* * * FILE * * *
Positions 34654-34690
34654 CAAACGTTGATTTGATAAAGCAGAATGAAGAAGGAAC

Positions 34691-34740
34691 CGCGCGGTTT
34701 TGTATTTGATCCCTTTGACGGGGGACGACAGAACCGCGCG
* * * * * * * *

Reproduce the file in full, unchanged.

Positions 34654-34690
34654 CAAACGTTGATTTGATAAAGCAGAATGAAGAAGGAAC

Positions 34691-34740
34691 CGCGCGGTTT
34701 TGTATTTGATCCCTTTGACGGGGGACGACAGAACCGCGCG